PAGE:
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Florida doesn’t do anything by the book -- that includes celebrating the holidays. So this season, WUSF is extolling all the ways to enjoy the holidays with a Florida twist... and we want your input.Tell us about your Florida holiday tradition. Does your family take part in a lighted boat parade, lace up for a jingle bell run or spend New Year’s Eve making sand sculptures?Then there are the decorations. Show us your seashell ornaments, palm trees wrapped in lights and flamingoes in Santa hats.We want your recipes, too. Do you dress your gingerbread men in Bermuda shorts or dip your latkes in Key lime jelly?And how to do show out-of-town guests a good time in the warm weather? Do you take them caroling down the beach or spend all eight nights of Hanukkah at Disney?Get creative. Share your photos, videos, recipes, tweets, memories, short essays and anything else that would make us say, “That’s so Florida!”Your submission might end up on wusfnews.org/floridaholidays... or even on the radio.Here are some ways to join the fun:Post a photo or short story on our wall at Facebook.com/WUSF.Send a tweet to @WUSF with the hashtag #floridaholidays.Leave a phone message for WUSF reporter/producer Dalia Colón at (813) 974-8636.Email Dalia at daliacolon@wusf.org.We’ll collect your submissions through Dec. 21 at 5 p.m. Check this blog daily for new content, and listen WUSF 89.7 through the end of the year to hear how your fellow Floridians celebrate the season.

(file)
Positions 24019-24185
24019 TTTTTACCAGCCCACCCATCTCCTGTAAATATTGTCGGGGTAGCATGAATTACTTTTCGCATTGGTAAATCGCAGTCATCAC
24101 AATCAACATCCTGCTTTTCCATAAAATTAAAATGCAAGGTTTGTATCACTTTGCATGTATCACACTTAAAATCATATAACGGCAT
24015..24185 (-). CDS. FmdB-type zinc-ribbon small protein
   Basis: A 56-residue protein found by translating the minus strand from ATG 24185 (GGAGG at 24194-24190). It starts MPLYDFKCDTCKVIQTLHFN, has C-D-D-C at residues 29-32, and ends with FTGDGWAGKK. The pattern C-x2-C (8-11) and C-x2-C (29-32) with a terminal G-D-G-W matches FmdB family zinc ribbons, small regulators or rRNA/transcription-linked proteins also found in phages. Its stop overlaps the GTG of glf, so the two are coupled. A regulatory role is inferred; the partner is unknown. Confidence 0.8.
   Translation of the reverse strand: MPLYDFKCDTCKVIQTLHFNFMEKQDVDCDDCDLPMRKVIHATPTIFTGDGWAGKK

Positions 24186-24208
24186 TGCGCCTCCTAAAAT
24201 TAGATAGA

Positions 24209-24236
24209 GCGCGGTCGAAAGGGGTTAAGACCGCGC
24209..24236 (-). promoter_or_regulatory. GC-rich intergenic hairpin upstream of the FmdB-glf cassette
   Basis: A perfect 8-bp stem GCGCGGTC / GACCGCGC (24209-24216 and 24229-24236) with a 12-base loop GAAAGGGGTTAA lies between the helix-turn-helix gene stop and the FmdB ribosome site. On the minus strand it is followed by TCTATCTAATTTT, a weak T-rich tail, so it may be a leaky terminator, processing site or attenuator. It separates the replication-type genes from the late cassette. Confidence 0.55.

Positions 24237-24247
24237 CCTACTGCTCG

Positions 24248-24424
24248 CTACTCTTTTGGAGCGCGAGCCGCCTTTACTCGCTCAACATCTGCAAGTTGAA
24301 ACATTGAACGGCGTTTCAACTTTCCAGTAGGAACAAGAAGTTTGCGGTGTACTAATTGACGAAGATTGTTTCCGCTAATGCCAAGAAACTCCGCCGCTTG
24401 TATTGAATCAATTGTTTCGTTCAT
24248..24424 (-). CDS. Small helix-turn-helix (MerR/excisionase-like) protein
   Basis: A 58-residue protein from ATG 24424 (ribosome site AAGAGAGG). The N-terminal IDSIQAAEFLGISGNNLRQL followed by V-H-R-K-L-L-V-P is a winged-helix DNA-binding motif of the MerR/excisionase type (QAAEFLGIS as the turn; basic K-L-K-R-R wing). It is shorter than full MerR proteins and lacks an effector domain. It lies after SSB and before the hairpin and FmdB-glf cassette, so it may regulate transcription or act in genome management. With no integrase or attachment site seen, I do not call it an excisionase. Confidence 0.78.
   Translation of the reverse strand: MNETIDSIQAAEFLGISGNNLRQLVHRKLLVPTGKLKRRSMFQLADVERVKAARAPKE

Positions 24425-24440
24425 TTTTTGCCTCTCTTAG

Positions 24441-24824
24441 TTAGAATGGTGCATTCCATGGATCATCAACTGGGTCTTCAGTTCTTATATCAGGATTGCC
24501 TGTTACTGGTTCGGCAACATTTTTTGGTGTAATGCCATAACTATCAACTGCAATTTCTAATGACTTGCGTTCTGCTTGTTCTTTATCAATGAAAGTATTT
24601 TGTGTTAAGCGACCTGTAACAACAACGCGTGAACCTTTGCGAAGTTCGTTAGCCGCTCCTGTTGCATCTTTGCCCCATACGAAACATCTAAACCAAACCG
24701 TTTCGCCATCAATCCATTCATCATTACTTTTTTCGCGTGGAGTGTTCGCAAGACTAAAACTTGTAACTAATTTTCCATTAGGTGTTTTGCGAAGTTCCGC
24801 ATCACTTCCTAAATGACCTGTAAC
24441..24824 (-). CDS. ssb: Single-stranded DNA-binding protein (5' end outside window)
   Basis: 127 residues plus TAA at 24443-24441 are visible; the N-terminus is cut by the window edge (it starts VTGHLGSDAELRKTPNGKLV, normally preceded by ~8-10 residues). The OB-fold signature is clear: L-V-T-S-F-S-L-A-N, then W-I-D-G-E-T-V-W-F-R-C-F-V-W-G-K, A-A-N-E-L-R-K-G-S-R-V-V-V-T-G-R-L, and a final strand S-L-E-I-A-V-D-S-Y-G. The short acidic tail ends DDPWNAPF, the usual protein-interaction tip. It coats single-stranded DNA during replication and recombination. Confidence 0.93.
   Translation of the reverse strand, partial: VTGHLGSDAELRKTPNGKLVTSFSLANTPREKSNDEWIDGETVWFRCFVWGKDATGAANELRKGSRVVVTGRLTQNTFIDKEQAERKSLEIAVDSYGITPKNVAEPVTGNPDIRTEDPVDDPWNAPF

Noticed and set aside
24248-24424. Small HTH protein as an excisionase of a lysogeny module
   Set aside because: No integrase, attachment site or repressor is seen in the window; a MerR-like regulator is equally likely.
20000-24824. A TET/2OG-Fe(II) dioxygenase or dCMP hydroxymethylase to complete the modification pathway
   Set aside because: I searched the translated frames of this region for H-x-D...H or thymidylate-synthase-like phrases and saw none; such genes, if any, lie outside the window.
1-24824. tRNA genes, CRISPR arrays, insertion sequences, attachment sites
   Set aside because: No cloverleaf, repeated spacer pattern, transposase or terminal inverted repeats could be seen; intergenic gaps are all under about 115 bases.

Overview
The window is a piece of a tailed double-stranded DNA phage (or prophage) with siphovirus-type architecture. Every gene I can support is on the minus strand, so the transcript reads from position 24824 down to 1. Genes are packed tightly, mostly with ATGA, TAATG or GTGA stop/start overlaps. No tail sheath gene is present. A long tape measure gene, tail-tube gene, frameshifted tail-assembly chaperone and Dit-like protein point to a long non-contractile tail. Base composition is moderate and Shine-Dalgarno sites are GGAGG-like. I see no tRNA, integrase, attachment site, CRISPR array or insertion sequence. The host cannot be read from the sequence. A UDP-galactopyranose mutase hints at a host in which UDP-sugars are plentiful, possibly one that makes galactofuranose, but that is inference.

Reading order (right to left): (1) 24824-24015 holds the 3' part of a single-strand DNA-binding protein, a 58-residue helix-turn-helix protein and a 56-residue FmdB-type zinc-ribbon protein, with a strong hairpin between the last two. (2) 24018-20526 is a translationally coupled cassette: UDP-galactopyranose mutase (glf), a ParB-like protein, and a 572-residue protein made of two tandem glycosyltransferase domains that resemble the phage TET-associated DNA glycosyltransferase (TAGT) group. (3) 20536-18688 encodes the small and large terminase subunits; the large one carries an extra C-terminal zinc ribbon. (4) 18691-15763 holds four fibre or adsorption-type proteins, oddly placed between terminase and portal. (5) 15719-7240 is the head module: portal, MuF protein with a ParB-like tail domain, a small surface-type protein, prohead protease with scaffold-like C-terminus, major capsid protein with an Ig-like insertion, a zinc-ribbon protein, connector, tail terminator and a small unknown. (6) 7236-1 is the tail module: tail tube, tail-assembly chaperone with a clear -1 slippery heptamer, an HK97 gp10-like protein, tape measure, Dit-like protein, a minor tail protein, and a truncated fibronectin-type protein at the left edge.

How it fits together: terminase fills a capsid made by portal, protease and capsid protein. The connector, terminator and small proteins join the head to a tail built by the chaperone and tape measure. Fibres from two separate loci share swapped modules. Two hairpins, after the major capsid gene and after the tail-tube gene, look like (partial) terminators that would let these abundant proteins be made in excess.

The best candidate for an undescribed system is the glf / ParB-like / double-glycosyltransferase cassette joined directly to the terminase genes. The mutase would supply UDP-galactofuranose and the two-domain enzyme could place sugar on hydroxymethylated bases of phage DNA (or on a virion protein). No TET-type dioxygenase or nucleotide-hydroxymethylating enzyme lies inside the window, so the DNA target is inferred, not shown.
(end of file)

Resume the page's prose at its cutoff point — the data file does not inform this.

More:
Florida Holidays: My First Florida Christmas

Val at 15.jpg
Courtesy of Valerie Alker

Here's a sweet memory from Valerie Alker, host of All Things Considered on WGCU in Fort Myers. Val shared this tale as part of our Florida Holidays project. We'd love to hear your stories, too.

The signs of Christmas are everywhere.  Salvation Army bell ringers, decked-out stores and Christmas muzak streaming from speakers.  But through it all, the Florida sun shines, striking an odd note for some us whose  impressions of the season were formed our Northern childhoods.

The contrast was particularly marked my first Florida Christmas. My brother and I had just moved here to live with our dad.

Always an early adopter, Dad had surprised us with the latest thing in Christmas trees. It was 6-foot-high shiny aluminum  confection, illuminated by a spotlight on the floor attached to a translucent color wheel, which  turned the tree from blue, to green, to red to yellow.  We finished off decorating by filling a large vase with Florida holly - a.k.a. Brazilian pepper (ours was the age of innocence).

Christmas Eve Day was sunny and warm.  Mockingbirds sang in the mango tree. Grapefruits were ripe.  Hibiscus bloomed.  Mullet jumped in the canal behind the house.  The air was scented with jasmine. I felt like I was in a movie. 

But the day also felt a little flat.  I missed the smell of a real Christmas tree.  The sound of boots crunching on snow.  But most of all, I missed my grandparents in Northern New York.  We’d always spent Christmas Eve at their house.